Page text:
Africa’s free trade area is just one ratification away to becoming a reality

Monday March 25 2019

Africa CEO Forum

Heads of state and panellists speak during the opening of the Africa CEO Forum at the Kigali Convention Center in Rwanda on March 25, 2019. PHOTO | AFRICA CEO FORUM 

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Rwandan President Paul Kagame said while opening the Africa CEO Forum at the Kigali Convention Center in Rwanda that 21 countries had ratified the Continental Free Trade Area.

Ethiopia last week took the agreement through Parliament, becoming the 21st country to do so.

For the trade deal that would create a market of $3 trillion and a market of 1.2 billion people with no tariff and border restrictions to be enforceable, 22 countries are required to ratify. The deal was negotiated over two years before being signed in Kigali last year.

In panel discussions, President Kagame said political will was key to resolving challenges that confront regional economic groups.

‘CFTA does not solve problems people have to make it work,” the President said in reaction to suggestions that countries were hesitant to ratify because past experiences with integration such as dumping.

“What is important is that the benefits of other arrangements and CFTA are not being questioned. It’s the only way to maximize on benefits such as job creation for the continent. Political will must come first as it allows things that must work to work,” President Kagame said.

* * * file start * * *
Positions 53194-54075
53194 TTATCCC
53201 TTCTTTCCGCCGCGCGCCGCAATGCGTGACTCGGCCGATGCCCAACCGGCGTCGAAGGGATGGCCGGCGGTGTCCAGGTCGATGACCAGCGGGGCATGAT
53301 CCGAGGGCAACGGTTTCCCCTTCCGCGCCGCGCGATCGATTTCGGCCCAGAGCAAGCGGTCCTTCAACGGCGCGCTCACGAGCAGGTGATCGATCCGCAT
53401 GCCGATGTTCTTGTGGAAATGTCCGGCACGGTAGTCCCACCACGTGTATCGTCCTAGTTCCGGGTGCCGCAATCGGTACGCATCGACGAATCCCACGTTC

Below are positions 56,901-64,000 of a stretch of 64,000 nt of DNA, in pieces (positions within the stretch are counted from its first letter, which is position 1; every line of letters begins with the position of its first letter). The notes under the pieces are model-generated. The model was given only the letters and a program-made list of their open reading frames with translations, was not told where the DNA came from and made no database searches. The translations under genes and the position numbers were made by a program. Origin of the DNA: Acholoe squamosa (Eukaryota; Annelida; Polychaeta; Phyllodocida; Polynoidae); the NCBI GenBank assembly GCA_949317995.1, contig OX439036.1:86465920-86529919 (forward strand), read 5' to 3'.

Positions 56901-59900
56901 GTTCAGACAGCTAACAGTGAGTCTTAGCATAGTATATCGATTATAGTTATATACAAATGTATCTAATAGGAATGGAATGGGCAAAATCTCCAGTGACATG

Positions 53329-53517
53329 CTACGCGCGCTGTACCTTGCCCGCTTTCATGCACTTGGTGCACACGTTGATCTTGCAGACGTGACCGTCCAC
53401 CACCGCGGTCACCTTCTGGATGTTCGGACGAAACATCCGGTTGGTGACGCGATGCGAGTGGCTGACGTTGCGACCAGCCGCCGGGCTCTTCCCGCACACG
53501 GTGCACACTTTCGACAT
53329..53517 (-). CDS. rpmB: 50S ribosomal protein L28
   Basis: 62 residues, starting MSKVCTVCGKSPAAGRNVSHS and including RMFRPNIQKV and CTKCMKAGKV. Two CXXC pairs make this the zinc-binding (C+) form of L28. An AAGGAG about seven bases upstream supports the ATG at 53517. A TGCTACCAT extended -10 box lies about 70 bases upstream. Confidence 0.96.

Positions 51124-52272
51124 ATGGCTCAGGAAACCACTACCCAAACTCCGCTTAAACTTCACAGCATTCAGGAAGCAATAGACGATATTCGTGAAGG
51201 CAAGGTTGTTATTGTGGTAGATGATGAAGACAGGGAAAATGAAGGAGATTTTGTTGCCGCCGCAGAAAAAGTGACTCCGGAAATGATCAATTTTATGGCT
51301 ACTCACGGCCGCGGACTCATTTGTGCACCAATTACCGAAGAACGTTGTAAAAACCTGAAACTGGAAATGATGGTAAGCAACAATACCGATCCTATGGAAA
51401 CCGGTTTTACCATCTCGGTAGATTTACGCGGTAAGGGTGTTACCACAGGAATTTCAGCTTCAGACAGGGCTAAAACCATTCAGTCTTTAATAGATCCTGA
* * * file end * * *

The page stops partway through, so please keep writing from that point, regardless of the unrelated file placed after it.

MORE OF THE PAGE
The seventh edition of The Africa CEO Forum opened with four Presidents and three other heads of government fervently calling for leading decision makers to help realize the ambition of CFTA. More than 1800 business and political leaders are in attendance.

They are led by President Kagame, Ethiopian President Sahle-Work Zewde, Democratic republic of Congo President Felix Tshisekedi and Togo President Faure Gnassingbe.

“We are here to ensure that the CFTA becomes a reality,” said Amir Ben Yahmed, president of the Africa CEO forum.

He said integration was imperative to enhancing growth and creating jobs in Africa because globalization was slowing down, robotics were hindering shift of production hubs into the continent and big economic powers were on the verge of a trade war.

“That means traditional industrialization may not work,” he said.

Philippe Le Houérou, chief executive officer of IFC, said the private sector arm of the World Bank was now helping investments in Africa through creation of markets and new opportunities for investors.

It targets to triple its lending in Africa to $10 billion from $3 billion a year through the new strategy. He said Africa needs to create 1.7 million jobs every month ‘good jobs not those in the informal sector.”

For that to happen President Kagame said open politics, responsive and accountable governance would be key as well as constant dialogue, flexibility and involvement of the private sector in progressing CFTA.

“More business with each other will lead to larger African companies competing on quality and cost. A change of mindset is required,” he said.